The Commission on Military Justice: Punish Troops that Abuse and Abandon Pets.
In a report released on October 19 to Congress, The Commission on Military Justice says that criminal charges should be brought against those in service that abuse, kill or abandon their pets. They ask that specific language be placed in The Uniform Code of Military Justice that makes Animal Cruelty towards non-public animals a crime.
In their letter to the Department of Defense, the Commission states:
“Currently there is not an adequate mechanism for holding these service members criminally accountable when they abuse or abandon these non-public animals”
As of now, The Uniform Code of Military Justice (UCMJ) punishes abuse of a “public animal” under Article 134, known as the general article. But there are no laws addressing treatment of pets, which are legally considered “non-public animals.”
Nowhere in the UCMJ is there any language to suggest that animal abuse is behavior unbecoming of a serviceman. Article 134 of the UCMJ is a catch-all article that is commonly used to address offenses not specifically listed in the code and charges of animal cruelty can, in theory, be brought upon a serviceman using this article. However, the charges would have to be brought by a superior officer who felt that the charges were worth his/her time.
The Commission on Military Justice, created in 2001, is a nonprofit corporation formed to assess the military justice system’s laws and practices and improve public understanding. During their July 2009 meeting, a panel comprising of law professors, private practitioners and other legal experts received numerous arguments from Americans and foreign nationals in Europe that specific language was needed to address crimes against animals.
The Commission, received dozens of letters and e-mails about the issue of animal abuse from people in Italy, England, Germany and the U.S. And they were surprised – totally surprised by the number of incidents brought to their attention.
“Most of us were not aware that this was the problem that it is,” said Walter Cox, a retired judge for the U.S. Court of Appeals for the Armed Forces and the chairman of the commission.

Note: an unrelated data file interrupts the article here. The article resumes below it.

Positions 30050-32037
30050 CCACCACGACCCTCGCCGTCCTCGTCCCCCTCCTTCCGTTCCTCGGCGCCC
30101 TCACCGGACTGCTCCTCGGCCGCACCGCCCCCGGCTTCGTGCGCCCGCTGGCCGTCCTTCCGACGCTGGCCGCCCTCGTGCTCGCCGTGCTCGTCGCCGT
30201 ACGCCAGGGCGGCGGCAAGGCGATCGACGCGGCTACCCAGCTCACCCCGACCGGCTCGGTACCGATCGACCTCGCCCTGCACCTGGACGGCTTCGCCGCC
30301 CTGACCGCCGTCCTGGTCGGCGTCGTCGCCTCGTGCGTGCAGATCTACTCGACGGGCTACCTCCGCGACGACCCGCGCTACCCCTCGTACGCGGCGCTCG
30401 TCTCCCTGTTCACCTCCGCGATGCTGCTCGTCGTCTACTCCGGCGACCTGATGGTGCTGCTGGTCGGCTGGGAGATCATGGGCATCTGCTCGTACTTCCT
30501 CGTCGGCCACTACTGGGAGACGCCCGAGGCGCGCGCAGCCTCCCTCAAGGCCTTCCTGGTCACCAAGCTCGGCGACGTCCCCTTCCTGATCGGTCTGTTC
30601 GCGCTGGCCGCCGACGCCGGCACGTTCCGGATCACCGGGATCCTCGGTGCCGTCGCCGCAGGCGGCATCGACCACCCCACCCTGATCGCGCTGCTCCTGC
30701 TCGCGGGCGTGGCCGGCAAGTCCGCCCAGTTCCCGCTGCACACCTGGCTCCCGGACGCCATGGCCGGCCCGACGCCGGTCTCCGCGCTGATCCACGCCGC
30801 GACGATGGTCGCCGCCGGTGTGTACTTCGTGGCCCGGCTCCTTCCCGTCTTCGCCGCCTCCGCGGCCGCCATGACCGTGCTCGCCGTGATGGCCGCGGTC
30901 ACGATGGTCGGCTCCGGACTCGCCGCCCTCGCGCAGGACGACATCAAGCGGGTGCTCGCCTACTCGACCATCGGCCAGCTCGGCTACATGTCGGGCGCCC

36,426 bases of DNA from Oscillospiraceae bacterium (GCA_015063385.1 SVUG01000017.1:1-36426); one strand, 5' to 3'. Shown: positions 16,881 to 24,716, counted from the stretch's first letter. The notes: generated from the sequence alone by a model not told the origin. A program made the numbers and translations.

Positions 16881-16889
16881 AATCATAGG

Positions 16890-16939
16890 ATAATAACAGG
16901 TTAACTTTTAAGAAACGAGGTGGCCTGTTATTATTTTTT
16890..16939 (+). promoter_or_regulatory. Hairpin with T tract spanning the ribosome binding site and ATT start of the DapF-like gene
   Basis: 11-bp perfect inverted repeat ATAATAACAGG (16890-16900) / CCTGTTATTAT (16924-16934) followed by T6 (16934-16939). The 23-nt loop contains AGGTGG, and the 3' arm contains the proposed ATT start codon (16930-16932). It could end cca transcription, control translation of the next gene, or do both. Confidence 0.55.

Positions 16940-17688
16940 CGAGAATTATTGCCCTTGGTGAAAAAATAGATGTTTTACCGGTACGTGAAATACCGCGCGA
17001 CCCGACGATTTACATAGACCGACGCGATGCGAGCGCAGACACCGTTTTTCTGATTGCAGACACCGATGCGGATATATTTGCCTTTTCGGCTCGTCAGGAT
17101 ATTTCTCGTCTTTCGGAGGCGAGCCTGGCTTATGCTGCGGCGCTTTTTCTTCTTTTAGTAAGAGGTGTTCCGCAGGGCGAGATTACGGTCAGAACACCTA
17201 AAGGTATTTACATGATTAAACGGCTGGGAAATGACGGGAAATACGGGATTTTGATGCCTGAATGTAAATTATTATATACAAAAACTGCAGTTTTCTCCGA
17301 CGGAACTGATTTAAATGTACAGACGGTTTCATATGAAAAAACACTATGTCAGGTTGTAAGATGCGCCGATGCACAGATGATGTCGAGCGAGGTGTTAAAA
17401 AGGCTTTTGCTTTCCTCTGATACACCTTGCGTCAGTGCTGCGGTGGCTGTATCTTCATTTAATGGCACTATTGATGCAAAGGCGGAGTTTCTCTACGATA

“Of all the issues, I would not have predicted that this would be the issue we would get the most mail on,” Cox said.
Mind you now, this is a suggestion to Congress, and Congress must approve any changes to the UCMJ. But isn’t it about time Washington got with it? Don’t let superior officers make the decision of whether it’s worth their time to punish troops for animal cruelty. They only do so in the event of intense media pressure. Make it the law. I’m sure the reports of Dwayne Sumter and Frank Zimmerman were among the long list that was submitted.
And Speaking of The Fort Bliss Abusers, a member of the Humane Society was at Fort Bliss just recently to train their prosecutors and law enforcement officials about animal cruelty issues. According to their Public Relations Office, they don’t want to go through any of that again.
Thanks Andrea, this would indeed be excellent if these changes went through! It would be obvious to anyone who takes time to look through FTLTD that I support our troops and have great respect for those who put their lives on the line for us in so many ways and for others as well. Not only do these brothers and sisters in uniform protect and fight for us, they also represent us and the entire US. They are held up to the scrutiny of the world and when one of them commits a crime it’s a smear on our country, not just them. If a private citizen commits a crime, abuses an animal, they have to face the law, why should the members of our armed forces be any different? So many of them serve so valiantly, so honorably, the bad apples need to be weeded out!
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